• When an entity prefers to reorganise its debt and other financial obligations to make it easier to discharge its commitments, it files for reorganisation bankruptcy.
  • When an entity prefers to close down its entire business and liquidate its assets to pay off its financial obligations, it files for liquidation bankruptcy.
  • Insolvent companies generally adopt either one of two approaches – request for more time or restructure its debt. 
  • There’s an order of priority with respect to settlement of dues that a company under liquidation should follow.
    1. Workmen’s wages and unpaid dues and all the debts and loans owed to secured creditors. 
    2. Wages and unpaid dues owed to the employees of the company.
    3. All the debts and loans owed to unsecured creditors.
    4. All the amounts owed to the central and the state governments of India.
    5. All the other remaining dues, debts, and loans owed by the company.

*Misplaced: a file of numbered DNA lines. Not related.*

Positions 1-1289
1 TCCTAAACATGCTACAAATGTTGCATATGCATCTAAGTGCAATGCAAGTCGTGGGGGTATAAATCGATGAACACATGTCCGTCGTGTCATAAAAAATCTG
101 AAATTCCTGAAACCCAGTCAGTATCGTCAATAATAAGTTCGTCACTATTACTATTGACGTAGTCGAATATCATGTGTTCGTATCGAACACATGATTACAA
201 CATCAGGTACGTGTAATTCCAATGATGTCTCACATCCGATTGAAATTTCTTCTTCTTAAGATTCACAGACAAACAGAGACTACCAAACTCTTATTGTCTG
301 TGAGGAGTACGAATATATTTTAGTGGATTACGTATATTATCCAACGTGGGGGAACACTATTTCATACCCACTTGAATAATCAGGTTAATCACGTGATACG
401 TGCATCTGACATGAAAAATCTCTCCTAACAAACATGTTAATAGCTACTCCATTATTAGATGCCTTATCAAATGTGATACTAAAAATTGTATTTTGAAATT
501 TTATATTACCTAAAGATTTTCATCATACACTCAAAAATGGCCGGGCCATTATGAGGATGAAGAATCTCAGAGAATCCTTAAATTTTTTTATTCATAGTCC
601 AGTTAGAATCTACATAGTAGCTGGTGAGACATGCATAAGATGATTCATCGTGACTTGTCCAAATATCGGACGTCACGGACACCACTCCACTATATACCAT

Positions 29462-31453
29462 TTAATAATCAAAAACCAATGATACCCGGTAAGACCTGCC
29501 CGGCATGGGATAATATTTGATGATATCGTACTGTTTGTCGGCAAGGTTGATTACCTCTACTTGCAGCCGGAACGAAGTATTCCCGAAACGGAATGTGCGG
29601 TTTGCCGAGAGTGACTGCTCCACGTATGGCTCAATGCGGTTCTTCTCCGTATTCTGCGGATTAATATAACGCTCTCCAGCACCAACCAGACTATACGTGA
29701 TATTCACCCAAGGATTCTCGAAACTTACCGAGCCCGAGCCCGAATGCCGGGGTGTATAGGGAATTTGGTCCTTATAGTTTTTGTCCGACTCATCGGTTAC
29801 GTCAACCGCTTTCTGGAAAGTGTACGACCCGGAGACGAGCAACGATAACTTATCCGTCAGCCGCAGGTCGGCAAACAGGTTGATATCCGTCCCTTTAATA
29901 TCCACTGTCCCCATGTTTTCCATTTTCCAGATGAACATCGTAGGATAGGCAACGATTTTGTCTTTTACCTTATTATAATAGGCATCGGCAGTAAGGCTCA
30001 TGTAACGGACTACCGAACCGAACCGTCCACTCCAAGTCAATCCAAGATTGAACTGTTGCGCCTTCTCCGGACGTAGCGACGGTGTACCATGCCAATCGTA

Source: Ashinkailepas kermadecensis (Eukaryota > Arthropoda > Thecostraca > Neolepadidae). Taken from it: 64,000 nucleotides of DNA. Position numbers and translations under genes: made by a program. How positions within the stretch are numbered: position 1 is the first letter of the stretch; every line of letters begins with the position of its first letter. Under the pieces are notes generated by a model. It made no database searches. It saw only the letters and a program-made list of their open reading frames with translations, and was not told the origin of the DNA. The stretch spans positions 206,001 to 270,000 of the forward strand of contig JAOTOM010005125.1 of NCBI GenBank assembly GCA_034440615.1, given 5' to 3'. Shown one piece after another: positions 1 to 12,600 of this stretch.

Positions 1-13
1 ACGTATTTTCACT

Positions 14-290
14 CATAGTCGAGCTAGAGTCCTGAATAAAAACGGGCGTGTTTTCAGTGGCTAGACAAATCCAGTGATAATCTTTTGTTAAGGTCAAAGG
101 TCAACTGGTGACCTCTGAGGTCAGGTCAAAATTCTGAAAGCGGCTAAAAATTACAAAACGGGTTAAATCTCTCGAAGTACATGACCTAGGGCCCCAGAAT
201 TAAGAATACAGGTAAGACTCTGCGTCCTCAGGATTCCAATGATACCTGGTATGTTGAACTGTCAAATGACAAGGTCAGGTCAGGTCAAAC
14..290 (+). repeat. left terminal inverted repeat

6. All the payments owed to preference shareholders. 
    7. Distribution of the remaining assets, if any, to the equity shareholders.
  • If the company that you’ve invested in becomes temporarily insolvent, the first thing that would happen to your investment would be a decline in its value.
  • The shares of a company that’s filed for bankruptcy take a huge hit and are almost always delisted from the stock exchanges.
  • If you’re a secured bond or debenture holder, you would get first preference to the proceeds of the sale of assets.
  • If you’re an unsecured debenture holder, you would be classified as an unsecured creditor and consequently get to enjoy the third position in the preference order.
  • If you’re a preference shareholder, you only get to receive the proceeds from the sale of assets after the company has paid off all its debts and financial obligations.
  • As an equity shareholder in a company, you’re not entitled to get anything from the company.
  • Equity shareholders’ claim is limited to only the residual proceeds from the asset sale after clearing out all the liabilities of the company.